Whilst enilconazole can be used to wash gear and decontaminate the environment, products such as bleach and Virkon (a multi-purpose disinfectant) can also be used at a lower cost.  Other treatments that can also be used topically include chlorhexidine, lime sulphur, miconazole, clotrimazole, and nystatin. In situations where ringworm is persistent in the environment, removal and destruction of items such as bedding, towels, rugs, combs and brushes may be necessary to minimise the potential for contamination should new horses arrive on the property.

There are systemic medications such as griseofulvin, ketoconazole and itraconazole that have been suggested to treat horses with ringworm, but in my experience are of limited value, or too expensive for routine use. I have, however, commonly used systemic (intravenous) sodium iodide (trade name Sodide) to treat ringworm infections and had a lot of success in resolving these cases. It should be noted, however, that this product is extremely irritant if administered outside the vein and should only be administered by a veterinarian using a catheter.

Thus, my advice for winter is to stay on the lookout for both rain scald and ringworm, and frequently check the skin of horses that are exposed to the elements. For horses that are rugged, take the time to check beneath the rug at least once a week, as this can help prevent any small skin problems inadvertently becoming bigger ones.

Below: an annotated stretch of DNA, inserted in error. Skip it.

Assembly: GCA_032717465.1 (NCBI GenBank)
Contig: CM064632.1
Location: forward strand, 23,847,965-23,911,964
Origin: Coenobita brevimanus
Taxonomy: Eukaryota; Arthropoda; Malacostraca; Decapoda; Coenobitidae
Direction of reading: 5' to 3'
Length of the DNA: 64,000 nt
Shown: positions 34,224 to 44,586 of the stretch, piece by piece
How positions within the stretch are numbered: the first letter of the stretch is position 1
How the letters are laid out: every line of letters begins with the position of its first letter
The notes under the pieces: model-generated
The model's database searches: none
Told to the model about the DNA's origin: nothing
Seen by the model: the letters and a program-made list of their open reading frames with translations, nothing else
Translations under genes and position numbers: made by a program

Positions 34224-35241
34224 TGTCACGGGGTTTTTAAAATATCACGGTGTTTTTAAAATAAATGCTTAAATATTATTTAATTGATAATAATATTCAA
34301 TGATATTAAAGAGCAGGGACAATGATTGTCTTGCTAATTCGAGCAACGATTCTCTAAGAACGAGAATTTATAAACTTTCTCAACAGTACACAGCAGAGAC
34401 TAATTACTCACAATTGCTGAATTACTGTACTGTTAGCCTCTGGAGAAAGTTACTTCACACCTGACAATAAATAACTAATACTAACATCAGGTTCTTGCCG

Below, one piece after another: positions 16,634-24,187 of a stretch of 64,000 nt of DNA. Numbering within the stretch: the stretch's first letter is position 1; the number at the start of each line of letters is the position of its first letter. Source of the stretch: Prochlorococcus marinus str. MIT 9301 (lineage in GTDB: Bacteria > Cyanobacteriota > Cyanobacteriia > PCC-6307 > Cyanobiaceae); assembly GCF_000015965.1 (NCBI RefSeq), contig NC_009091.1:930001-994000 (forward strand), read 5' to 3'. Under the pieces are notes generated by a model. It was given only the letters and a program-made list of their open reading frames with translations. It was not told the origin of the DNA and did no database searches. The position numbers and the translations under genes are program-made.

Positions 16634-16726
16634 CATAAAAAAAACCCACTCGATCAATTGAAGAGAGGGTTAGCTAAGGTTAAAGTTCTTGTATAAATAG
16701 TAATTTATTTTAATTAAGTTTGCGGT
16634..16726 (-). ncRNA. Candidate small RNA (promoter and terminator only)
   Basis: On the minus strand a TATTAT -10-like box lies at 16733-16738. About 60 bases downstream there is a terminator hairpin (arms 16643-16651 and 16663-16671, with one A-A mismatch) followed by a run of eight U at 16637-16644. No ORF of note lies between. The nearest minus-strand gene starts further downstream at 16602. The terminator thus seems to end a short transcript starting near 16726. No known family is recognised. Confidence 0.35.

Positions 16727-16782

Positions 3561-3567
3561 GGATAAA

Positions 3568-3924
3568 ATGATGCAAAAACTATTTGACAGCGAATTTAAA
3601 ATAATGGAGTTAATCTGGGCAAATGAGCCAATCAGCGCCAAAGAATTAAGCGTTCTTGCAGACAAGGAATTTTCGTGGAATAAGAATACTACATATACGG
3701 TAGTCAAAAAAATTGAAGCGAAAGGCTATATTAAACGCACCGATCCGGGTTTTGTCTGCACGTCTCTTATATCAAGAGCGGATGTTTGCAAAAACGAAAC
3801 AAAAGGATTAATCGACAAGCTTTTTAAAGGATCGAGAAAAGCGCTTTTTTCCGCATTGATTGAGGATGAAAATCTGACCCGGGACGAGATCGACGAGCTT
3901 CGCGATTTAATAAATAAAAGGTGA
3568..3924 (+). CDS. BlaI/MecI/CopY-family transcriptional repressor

Hopefully, this brief description of these two skin conditions means if your horse ends up with either one you can differentiate one from another and know the most effective and appropriate way of dealing with it. EQ

YOU MIGHT ALSO LIKE TO READ BY DR MAXINE BRAIN:

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Anhidrosis: What Is Is? – Equestrian Life, January/February 2024

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Keeping Our Country Free of Disease – Equestrian Life, November 2023

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Being a Horse in Africa – Equestrian Life, August 2023

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The Challenge of Treating HPSD – Equestrian Life, May 2023

From the Horse’s Mouth: Salivary Glands – Equestrian Life, February 2023

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Umbilical Concerns in Foals – Equestrian Life, December 2022

Retained Foetal Membranes – Equestrian Life, October 2022

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A Quick Guide to Castration – Equestrian Life, November 2021

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Understanding Tendon Sheath Inflammation – Equestrian Life, August 2021

The Mystery of Equine Shivers – Equestrian Life, July 2021

Heads up for the Big Chill – Equestrian Life, June 2021

The Ridden Horse Pain Ethogram – Equestrian Life, May 2021

The Benefits of Genetic Testing – Equestrian Life, April 2021

Heavy Metal Toxicities – Equestrian Life, March 2021

Euthanasia, the Toughest Decision – Equestrian Life, February 2021

How to Beat Heat Stress – Equestrian Life, January 2021

Medicinal Cannabis for Horses – Equestrian Life, December 2020

Foal Diarrhoea Part 2: Infectious Diarrhoea – Equestrian Life, November 2020

Foal Diarrhoea (Don’t Panic!) – Equestrian Life, October 2020

Urticaria Calls For Detective Work – Equestrian Life, September 2020

Winter’s Scourge, The Foot Abscess – Equestrian Life, August 2020

Core Strengthening & Balance Exercises – Equestrian Life, July 2020

The Principles of Rehabilitation – Equestrian Life, June 2020

When is Old, Too Old? – Equestrian Life, May 2020